The eyes are arguably the most important features of an individual’s face, if not a window to the soul, so the use of generic eye models when creating digital faces can have disappointing results. Scientists at Disney Research Zurich, noting the significant variation in eyes between individuals, have devised methods for faithfully capturing those features.
The researchers developed a technique, using multiple cameras and varied lighting, to capture the shape and texture of the white sclera, the shape and refraction of the transparent cornea and the shape and coloring of the iris, including how it deforms as the pupil narrows and widens.
This unprecedented level of detail enables the creation of an eye model that both captures the look of the person’s eye and can duplicate how it responds to changes in lighting.
“Creating a photo-realistic digital human is one of the grand challenges of computer graphics, but despite intense research on capturing actors’ faces, especially for reconstruction of the skin surface and features such as hair, little attention to date has been given to the eye, particularly its shape,” said Pascal Bérard, a Ph.D. student in computer graphics at Disney Research Zurich and ETH Zurich.
“Generically modeled eyes may be sufficient for background characters, but it now takes significant effort to manually create realistic eyes for heroes and other leading characters,” he said. “Our reconstruction technique can greatly reduce the time spent and help increase the realism of the eye.”
Bérard and his colleagues will present their findings at SIGGRAPH Asia 2014, the ACM SIGGRAPH Conference on Computer Graphics and Interactive Techniques, Dec. 3-6 in Shenzhen, China.
Though the eye is generally perceived – and modeled generically – as spherical and uniform, the eyeball actually exhibits strong asymmetry and includes microscopic surface details and imperfections, the researchers noted. The microgeometry of the iris, far from a simple planar or cone-shaped feature, is as unique to every person as a fingerprint.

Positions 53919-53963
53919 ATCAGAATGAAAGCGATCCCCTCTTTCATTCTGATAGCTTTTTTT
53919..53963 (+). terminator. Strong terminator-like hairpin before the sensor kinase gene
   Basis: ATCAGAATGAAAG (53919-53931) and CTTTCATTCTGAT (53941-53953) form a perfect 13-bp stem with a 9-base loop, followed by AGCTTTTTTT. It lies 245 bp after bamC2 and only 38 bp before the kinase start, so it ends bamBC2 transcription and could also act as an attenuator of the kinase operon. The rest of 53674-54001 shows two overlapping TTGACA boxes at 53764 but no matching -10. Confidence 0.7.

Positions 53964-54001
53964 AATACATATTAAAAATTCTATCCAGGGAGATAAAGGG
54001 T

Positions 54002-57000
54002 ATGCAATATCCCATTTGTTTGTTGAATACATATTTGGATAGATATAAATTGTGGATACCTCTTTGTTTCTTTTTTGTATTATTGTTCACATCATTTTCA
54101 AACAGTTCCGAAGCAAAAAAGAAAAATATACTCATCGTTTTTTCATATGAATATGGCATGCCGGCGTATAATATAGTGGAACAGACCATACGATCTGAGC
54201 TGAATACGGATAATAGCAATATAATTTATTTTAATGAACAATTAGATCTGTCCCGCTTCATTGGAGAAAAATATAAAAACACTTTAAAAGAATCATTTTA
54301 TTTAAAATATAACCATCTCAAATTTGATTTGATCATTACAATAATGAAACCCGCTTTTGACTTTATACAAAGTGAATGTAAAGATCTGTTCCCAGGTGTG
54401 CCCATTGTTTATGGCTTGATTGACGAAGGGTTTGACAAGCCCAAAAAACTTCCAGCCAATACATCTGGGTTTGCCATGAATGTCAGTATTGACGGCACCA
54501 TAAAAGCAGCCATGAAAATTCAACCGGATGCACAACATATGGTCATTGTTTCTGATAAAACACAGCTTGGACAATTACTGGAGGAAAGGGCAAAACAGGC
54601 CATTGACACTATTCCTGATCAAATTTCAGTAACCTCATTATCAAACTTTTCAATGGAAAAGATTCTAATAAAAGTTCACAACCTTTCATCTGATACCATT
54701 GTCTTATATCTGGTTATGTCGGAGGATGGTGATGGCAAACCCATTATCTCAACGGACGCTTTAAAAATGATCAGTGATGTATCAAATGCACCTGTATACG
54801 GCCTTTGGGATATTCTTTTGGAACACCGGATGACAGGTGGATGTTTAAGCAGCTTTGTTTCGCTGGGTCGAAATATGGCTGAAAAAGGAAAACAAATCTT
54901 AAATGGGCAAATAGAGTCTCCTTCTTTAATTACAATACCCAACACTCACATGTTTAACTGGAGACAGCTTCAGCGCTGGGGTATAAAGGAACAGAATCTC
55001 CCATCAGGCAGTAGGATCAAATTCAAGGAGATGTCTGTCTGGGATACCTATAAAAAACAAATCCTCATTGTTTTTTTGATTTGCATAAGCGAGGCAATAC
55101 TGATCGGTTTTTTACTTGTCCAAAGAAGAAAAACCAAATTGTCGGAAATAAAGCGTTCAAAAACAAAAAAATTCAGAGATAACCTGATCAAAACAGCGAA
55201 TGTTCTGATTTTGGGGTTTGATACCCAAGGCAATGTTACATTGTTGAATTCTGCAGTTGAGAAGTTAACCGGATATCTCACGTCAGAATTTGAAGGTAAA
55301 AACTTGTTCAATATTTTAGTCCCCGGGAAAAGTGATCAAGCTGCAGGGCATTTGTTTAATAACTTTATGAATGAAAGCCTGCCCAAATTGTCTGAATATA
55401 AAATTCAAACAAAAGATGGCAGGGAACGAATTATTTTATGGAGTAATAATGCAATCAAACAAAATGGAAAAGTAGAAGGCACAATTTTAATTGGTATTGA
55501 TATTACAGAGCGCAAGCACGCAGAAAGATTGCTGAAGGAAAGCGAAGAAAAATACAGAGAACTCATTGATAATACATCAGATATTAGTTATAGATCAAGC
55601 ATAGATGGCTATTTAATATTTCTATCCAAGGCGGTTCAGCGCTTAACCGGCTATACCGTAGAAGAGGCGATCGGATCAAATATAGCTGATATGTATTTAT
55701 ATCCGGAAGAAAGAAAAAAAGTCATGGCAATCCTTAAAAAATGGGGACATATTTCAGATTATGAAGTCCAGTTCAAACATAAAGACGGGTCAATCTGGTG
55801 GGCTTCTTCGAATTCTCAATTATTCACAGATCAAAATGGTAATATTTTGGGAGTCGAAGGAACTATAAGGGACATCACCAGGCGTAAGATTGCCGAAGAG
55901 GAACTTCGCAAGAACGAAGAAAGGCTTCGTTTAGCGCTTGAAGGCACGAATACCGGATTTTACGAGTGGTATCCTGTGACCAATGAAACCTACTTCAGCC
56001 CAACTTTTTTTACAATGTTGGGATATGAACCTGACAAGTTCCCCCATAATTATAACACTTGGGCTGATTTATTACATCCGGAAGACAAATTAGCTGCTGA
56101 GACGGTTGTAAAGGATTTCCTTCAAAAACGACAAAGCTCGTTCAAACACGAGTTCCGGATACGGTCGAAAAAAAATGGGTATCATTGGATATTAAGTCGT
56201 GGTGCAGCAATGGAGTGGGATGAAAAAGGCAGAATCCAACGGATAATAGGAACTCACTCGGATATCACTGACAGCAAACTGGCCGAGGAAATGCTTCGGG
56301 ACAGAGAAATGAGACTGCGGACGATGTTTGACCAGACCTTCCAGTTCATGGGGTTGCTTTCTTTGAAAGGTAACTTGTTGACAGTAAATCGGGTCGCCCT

Capturing the details of the eye is difficult; the eyes are small, much of the eye is occluded by its small opening in the face and the sclera, cornea and iris each have different visual properties that require different capture techniques. The set-up, data acquisition and calibration required for the capture technique takes about 20 minutes; to keep the person still, the subject lies on the floor with head in a headrest.
In addition to capturing the geometric and appearance variations between individuals, the methods developed by the Disney Research team also enable data-driven animations of the iris, replicating how the muscle deforms in each individual as the pupil widens or narrows in response to light. Other eye motions have not yet been replicated by the team.
The Disney Research team, which includes Derek Bradley, Maurizio Nitti, Thabo Beeler and Markus Gross, demonstrated their techniques by reconstructing nine different eyes from six different actors, highlighting the marked differences in shape, coloring and iris deformation between them. They also combined both of the captured eyes of one actor with a face scan to show how their method could be used to create artistic digital doubles.
“Such a result would traditionally take significant artistic skill and man-hours to generate, in particular if it was meant to closely resemble a real actor,” Bérard said. “Our result was created with very little effort.”